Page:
Antibiotic Choices in Acute Ear Infections- Does Convenience Lead to Treatment Failure?

Macrolide antibiotics (such as azithromycin) are popular choices when treating acute ear infections in children due to a short (5 day) course of treatment, once-daily dosing, and low incidence of gastrointestinal side effects.

However, macrolide antibiotics, while generally effective against the most common pathogens in acute ear infections in children (streptococcus pneumoniae, haemophilus influenzae, and moraxella catarrhalis), are quickly losing effectiveness as resistant strains of bacteria increase. A 2007 study by the CDC demonstrated a 22.7% rate of macrolide resistance among strep. pneumoniae isolates (the most common cause of ear infections).

2004 recommendations from the American Academy of Pediatrics and the American Academy of Family Physicians advised against the use of macrolides for acute ear infections unless a patient has an immediate-type allergic reaction to penicillin. However, the rate of macrolide prescription continues to dwarf the documented rate of immediate-type penicillin allergy.

A recent meta-analysis (a study of a compliation of other studies) published in The Annals of Pharmacotherapy confirmed that this is not a good trend. Although the rate of side effects (including diarrhea) was lower in the patients treated with macrolides when compared to those patients treated with the recommended antibiotics (amoxicillin or amoxicillin/clavulate), the macrolide-treated patients were more likely to still have untreated infection present at 10-16 day follow-up.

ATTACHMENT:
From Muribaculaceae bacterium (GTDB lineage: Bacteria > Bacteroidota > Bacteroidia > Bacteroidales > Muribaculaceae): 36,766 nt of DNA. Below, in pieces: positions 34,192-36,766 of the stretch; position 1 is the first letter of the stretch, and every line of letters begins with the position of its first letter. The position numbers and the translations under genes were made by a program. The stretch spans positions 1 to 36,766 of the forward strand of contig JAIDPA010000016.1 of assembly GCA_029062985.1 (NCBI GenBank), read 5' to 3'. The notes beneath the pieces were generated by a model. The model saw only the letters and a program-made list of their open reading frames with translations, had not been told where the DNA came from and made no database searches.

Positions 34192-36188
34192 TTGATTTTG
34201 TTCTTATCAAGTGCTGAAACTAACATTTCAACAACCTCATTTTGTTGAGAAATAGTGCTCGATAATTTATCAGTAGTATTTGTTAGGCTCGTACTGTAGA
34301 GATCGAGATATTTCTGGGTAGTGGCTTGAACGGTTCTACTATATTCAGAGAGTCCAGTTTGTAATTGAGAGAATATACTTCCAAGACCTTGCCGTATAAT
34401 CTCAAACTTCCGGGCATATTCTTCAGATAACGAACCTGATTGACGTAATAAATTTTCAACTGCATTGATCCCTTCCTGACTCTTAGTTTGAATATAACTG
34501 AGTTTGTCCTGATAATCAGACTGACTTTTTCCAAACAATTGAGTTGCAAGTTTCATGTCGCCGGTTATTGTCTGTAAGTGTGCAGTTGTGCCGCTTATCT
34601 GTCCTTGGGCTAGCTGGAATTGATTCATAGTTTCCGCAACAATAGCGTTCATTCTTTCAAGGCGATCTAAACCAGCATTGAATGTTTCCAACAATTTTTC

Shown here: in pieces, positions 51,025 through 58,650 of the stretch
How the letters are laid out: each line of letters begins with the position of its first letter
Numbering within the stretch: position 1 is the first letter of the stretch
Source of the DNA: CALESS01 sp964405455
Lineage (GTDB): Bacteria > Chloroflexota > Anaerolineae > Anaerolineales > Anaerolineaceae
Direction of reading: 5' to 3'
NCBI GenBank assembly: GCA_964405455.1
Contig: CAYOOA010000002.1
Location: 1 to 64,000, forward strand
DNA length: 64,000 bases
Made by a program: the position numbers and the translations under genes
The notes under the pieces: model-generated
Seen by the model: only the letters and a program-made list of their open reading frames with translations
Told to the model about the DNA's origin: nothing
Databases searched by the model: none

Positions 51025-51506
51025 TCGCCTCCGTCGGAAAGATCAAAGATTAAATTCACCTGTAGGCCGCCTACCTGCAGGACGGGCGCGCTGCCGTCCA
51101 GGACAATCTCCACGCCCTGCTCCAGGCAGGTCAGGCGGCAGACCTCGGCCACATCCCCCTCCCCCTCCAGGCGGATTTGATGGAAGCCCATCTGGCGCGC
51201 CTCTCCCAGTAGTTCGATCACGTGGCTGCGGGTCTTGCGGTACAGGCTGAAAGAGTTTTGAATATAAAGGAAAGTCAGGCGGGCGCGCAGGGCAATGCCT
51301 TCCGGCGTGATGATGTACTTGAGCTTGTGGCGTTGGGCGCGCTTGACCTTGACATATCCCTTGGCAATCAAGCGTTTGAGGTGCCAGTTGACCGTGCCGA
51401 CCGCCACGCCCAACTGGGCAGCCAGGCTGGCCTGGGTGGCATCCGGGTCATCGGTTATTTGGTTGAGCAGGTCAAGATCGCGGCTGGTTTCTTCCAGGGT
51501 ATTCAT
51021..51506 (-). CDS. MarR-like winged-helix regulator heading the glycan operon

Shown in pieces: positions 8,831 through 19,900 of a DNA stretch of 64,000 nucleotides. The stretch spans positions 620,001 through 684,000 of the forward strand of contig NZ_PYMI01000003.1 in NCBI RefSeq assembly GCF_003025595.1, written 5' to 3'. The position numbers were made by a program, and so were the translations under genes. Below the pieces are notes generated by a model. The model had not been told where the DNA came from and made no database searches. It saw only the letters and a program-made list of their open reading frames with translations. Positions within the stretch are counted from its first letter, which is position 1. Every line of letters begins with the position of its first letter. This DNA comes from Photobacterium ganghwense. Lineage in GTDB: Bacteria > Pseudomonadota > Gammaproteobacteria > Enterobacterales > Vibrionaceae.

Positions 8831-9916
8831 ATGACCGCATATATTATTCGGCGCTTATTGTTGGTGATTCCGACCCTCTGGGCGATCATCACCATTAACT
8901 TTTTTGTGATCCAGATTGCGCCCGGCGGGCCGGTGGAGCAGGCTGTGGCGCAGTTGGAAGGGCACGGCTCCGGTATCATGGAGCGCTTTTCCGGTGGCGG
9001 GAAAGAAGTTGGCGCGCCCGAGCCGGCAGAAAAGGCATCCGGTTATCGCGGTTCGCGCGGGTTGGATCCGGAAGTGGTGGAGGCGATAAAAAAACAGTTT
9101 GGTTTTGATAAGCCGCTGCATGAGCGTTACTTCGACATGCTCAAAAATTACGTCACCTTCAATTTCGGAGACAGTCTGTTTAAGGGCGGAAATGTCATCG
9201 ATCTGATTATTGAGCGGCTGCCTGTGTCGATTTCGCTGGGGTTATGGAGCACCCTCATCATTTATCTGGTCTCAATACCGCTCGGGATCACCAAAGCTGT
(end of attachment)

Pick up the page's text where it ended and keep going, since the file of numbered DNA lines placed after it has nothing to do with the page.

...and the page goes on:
So, when your child is diagnosed with an acute ear infection, ask the following questions:
1. Does this infection require treatment with antibiotics? (over the age of 2 years, your physician may recommend 48 hours of watchful waiting before antibiotics are given)
2. Can my child be treated with amoxicillin or amoxicillin/clavulanate?
3. What can I do to decrease the chances that my child will experience untoward side effects from the antibiotic therapy? (I generally recommend taking the medication after a meal, and often add probiotics and yogurt to decrease the risk of gastrointestinal symptoms)

Don't fall into the convenience trap- it may cost you (and your little one) in the long run!

If a drug allergy is suspected, don't hesitate to consult a Board-certified Allergist & Immunologist- I often find that patients have spent many years avoiding a particular medication and using inferior substitutes due to overdiagnosis of drug hypersensitivity.


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